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There is only one path to virtue and there are many paths to vice

There is only one path to virtue and there are many paths to vice

Written by: Malik Ashfaq

Episode: 36

Nichomachean Ethics

Aristotle excelled in his ethics. Defines it in such a way that the good is that which is the purpose of all things and the best good or supreme good is that which is desired for its own sake. The best good of mankind is the subject of the best knowledge and this best knowledge, knowledge. It is political science. It argues that the good of the state is more complete and more sacred than the good of the individual, but since the state is composed of individuals, a part of “politics” is the individual good (to the extent that it is can be achieved) and this is the subject of ethics.

Moral virtues are the result of habits. This does not mean that these traits are created by nature because habits cannot change a natural trait. For example, a stone naturally falls to the ground. Now you can’t make it a habit to jump up and down again and again, but human beings also have a natural ability to acquire virtues. They can usually be taught by education that actions that can be called morally virtuous are intentional because the intellect deliberately strives to achieve a well-thought-out goal. Therefore, it is obvious that actions of this kind must be for an object that is good, because the intellect always aims at the attainment of good ends. Knowledge, though necessACHI, is not, by itself, sufficient to enact the right character. The intellect must work with the power of habits which are born from the character of good actions. Aristotle seems to have assumed that human beings have a natural tendency to acquire moral virtues and that these tendencies are strong enough to gradually develop good habits. Or perhaps it means that the intellect actually has the power to choose and develop the best trends.

According to Plato, the good man is one in whom knowledge, passion and desire act in harmony, and no part of the mind dominates the other parts, and each individual performs its proper function. This is one of many links between Plato and Aristotle, whose problem is that the average is a particular way of ACHIing this fact. We have seen that Aristotle assumes that man as man has a duty to In the performance, its true nature is revealed to everyone and he is blessed with happiness, but what is true of mankind as a collective is also true of the individual soul and its various parts. Just as every person has a duty, so all the components of his soul also have a duty. When the duties are fully performed, they result in a coherent work or function. We see that every good industry, whether of knowledge and skill or of nature, is characterized by the fact that it is a moderate state between extremes, one extreme of excess and the other of deficiency. Every type of perfection is the average of this type, which is moral excellence in the true sense, which is the perfection of man in the field of passion and action. For example, chastity is an intermediate level between revelry and austerity, courage is a moderate state between cowardice and prudence. So Aristotle defines virtue as “a permanent and enduring state of mind ACHIed by such deliberate actions as average.” occur in excess and the average is determined by wisdom, which means that the average is what is average in the eyes of a wise man. This means that a constant state of mind is produced by the same kind of habitual actions and these actions are the ones that lead to it. For example, a person becomes a chaste person by doing regular chaste acts. So virtue is a kind of habit.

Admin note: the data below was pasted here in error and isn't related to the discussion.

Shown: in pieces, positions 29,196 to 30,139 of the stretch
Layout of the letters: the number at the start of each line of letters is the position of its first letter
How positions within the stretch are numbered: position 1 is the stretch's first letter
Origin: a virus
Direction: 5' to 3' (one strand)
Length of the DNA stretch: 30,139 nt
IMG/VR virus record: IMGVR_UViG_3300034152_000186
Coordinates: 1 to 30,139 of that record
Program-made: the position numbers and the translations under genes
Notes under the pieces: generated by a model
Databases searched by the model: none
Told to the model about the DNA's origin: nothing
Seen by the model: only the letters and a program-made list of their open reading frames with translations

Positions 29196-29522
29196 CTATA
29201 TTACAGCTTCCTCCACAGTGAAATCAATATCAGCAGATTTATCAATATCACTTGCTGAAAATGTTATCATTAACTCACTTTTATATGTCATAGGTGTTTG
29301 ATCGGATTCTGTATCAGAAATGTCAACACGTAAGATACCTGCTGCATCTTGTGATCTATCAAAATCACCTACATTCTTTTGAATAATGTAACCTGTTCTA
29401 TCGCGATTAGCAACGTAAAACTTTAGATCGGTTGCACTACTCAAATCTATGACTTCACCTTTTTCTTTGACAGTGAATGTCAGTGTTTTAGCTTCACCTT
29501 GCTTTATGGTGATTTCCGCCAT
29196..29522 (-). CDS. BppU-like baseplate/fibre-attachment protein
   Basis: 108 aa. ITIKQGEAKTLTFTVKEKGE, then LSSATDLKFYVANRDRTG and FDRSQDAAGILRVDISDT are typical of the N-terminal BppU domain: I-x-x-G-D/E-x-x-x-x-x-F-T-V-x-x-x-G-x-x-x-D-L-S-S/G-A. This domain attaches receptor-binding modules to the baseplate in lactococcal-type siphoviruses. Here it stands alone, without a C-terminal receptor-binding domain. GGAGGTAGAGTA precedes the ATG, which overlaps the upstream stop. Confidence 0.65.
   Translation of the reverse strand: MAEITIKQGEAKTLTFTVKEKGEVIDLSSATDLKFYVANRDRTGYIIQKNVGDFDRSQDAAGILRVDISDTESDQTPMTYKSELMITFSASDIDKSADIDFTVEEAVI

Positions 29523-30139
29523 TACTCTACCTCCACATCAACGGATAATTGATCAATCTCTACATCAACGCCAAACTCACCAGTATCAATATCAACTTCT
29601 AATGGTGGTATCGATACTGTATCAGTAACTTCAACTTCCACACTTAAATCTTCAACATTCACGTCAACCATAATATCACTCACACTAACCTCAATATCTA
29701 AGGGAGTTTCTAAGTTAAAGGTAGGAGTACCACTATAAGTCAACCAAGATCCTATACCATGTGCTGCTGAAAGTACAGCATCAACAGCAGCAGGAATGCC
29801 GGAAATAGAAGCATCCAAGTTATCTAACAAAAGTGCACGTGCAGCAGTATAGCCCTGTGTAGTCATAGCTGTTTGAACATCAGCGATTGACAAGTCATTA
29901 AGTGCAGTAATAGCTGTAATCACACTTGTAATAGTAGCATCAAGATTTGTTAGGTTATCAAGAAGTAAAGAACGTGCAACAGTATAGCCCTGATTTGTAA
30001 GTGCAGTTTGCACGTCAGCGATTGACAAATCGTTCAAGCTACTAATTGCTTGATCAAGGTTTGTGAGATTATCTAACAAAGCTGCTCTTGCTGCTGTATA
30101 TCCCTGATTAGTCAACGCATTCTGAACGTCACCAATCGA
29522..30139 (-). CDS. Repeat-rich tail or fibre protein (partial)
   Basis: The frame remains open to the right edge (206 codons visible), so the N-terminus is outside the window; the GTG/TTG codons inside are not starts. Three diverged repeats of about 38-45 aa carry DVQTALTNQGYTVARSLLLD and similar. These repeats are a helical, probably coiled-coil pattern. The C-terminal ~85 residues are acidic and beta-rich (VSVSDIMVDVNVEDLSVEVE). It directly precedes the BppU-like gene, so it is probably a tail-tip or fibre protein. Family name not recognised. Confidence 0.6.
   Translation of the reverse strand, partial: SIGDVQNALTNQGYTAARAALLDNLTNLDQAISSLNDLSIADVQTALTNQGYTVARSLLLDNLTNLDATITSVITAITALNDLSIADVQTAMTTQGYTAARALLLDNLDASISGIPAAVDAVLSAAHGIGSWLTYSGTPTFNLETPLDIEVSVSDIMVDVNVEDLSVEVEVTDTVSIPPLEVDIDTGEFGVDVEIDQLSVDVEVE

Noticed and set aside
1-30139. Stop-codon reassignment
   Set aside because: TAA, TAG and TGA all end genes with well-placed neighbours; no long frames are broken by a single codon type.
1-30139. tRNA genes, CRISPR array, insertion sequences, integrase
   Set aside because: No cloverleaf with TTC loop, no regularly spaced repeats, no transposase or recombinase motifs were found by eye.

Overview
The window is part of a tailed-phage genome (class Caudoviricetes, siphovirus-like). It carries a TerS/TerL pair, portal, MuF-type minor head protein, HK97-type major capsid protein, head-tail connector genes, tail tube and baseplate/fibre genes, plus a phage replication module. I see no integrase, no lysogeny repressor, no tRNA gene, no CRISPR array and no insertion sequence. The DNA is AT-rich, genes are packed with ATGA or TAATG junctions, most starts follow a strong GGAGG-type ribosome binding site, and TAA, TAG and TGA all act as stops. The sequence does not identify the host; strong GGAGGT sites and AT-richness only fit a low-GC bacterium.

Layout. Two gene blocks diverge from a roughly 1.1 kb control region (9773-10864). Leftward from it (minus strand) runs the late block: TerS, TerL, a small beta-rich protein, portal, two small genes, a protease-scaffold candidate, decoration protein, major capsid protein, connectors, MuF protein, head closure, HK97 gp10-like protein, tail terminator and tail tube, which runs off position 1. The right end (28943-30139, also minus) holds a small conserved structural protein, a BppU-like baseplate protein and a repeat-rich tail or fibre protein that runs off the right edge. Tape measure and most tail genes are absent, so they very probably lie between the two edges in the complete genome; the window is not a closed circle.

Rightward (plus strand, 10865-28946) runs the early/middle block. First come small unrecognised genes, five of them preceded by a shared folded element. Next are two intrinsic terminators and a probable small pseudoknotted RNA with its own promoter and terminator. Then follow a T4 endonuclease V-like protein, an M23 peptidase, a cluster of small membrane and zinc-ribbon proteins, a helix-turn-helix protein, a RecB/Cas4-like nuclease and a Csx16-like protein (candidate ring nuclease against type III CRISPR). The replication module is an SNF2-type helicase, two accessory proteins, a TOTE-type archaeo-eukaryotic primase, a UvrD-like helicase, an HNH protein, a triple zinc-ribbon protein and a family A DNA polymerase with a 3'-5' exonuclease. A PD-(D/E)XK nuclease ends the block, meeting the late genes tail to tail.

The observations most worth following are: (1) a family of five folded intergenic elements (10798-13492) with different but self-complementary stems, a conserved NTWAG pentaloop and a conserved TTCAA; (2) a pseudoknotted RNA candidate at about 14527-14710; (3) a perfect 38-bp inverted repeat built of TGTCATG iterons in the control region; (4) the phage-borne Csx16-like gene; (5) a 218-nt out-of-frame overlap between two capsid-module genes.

Aristotle further clarifies some of the components of this definition. First, actions that are morally good are usually not arbitrACHI but intentional. The reason for this is that virtue, being rational, aims at such an end as can be understood by reason, and is not content to act blindly on irrational propositions without examining them. would have Therefore, the purpose should be ordered to be good. Which can also be ACHIed in such a way that the act is done for an end that is noble. The second is that there is only one path to excellence and there are many paths to failure because every degree of excess or deficiency from the average is a defect. Thirdly, the mean path is not known by any mechanical principle, as it is known in calculation. This is known only to a person who is practically adept in the character. No doubt some rules of thumb can be stated for finding the average. But in the end, the decision is made by the court of moral judgment. This kind of intuition is partly innate and partly the result of the experience of those who are always in search of the right path. (Continued)

Note: This book is published by “Book Home”, all rights reserved (the publisher does not necessarily agree with the views of the author).

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